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The Magazine of The Evangelical Lutheran Church in America

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Luther and the Lord's Prayer

“To this day, I nurse at the Lord’s Prayer like a child, as an old man eat and drink from it and never get my fill. It is the very best prayer, even better than the Psalter, which is so very dear to me” (Martin Luther, “A Simple Way to Pray,” 1535).

Martin Luther composed his classic exposition of Christian prayer as an open letter responding to a question posed by his barber. In doing so, he shows specifically how the reformation of the church he envisioned expressed itself in conscious, intentional prayer. Luther recommends that his friend Peter—and by extension, all Christians—do what he does: use the Lord’s Prayer creatively as a guide for prayer.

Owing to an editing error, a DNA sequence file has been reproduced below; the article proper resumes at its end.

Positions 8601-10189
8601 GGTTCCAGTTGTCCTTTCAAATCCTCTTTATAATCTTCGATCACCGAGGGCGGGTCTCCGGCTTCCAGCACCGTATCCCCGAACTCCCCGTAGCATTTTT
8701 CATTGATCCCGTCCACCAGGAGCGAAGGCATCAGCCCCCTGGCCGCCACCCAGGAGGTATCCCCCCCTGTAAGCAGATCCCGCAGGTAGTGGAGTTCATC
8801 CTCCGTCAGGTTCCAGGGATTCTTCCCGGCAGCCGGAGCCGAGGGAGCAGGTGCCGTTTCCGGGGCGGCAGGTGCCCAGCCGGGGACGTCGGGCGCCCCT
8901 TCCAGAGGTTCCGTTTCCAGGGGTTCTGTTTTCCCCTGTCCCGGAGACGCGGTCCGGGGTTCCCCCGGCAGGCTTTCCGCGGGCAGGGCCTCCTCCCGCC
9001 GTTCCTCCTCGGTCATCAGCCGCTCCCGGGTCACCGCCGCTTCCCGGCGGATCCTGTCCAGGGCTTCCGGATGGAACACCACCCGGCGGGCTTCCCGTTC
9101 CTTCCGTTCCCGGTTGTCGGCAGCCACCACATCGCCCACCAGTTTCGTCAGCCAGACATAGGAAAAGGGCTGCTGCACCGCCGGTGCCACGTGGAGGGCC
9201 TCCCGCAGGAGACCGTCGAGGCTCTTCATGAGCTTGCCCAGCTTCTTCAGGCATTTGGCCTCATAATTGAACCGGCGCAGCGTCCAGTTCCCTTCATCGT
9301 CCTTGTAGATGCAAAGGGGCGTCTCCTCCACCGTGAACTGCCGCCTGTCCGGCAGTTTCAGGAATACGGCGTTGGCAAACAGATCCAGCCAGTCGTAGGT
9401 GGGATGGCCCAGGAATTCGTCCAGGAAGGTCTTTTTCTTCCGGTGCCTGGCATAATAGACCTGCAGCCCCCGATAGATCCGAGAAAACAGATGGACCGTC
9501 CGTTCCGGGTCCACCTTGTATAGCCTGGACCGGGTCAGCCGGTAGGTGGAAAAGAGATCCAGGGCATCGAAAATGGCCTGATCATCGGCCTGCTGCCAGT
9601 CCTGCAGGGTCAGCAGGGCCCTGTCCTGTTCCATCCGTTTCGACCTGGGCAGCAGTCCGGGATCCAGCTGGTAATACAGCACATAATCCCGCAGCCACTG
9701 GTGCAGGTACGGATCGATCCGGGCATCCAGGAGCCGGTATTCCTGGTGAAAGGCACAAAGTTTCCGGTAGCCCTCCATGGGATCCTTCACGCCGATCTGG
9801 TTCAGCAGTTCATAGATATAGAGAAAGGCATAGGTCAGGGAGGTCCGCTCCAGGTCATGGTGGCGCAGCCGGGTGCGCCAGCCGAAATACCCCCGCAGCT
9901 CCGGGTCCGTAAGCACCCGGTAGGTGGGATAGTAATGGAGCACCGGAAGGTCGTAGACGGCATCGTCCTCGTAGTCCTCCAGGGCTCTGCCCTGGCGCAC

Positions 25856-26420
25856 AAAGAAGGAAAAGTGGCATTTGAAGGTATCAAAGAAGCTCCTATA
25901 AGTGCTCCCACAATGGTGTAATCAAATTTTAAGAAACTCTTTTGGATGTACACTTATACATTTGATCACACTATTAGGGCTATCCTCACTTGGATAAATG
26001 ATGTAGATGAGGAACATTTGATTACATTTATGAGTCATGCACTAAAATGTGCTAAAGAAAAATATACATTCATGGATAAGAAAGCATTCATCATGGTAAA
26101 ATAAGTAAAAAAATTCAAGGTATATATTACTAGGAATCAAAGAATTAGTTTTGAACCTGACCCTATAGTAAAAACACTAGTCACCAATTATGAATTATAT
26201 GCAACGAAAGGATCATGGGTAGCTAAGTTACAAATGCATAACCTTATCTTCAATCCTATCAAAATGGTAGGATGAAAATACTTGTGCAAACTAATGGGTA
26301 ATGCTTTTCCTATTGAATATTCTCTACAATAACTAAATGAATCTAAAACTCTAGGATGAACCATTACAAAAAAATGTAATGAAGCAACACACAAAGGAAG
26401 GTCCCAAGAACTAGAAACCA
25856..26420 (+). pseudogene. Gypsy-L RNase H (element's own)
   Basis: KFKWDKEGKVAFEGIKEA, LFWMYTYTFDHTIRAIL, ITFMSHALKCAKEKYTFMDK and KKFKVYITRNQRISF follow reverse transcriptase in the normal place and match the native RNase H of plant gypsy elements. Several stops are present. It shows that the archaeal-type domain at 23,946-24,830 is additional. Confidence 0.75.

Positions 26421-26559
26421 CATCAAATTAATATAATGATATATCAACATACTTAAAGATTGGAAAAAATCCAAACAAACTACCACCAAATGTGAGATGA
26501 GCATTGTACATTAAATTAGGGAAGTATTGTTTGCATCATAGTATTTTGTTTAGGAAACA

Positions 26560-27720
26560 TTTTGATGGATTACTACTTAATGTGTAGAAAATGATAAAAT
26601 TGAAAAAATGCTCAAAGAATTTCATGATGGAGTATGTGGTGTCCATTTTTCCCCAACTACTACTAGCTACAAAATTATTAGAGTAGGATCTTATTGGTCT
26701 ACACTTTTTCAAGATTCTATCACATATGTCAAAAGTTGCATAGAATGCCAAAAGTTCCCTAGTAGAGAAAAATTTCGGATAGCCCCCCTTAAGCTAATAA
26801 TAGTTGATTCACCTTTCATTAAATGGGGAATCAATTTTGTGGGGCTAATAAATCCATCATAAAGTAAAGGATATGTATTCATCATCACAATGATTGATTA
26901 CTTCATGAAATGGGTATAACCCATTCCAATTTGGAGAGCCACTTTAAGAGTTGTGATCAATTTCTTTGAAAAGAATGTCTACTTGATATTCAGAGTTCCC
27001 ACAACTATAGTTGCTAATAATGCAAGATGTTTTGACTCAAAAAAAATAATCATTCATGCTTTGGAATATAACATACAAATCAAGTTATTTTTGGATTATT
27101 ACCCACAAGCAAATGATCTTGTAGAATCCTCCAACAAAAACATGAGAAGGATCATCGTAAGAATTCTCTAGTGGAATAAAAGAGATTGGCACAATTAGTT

At the outset, he writes: “It is a good thing to let prayer be the first business of the morning and the last at night.” He is convinced we need a regular diet of prayer to nourish us for living the daily Christian life.


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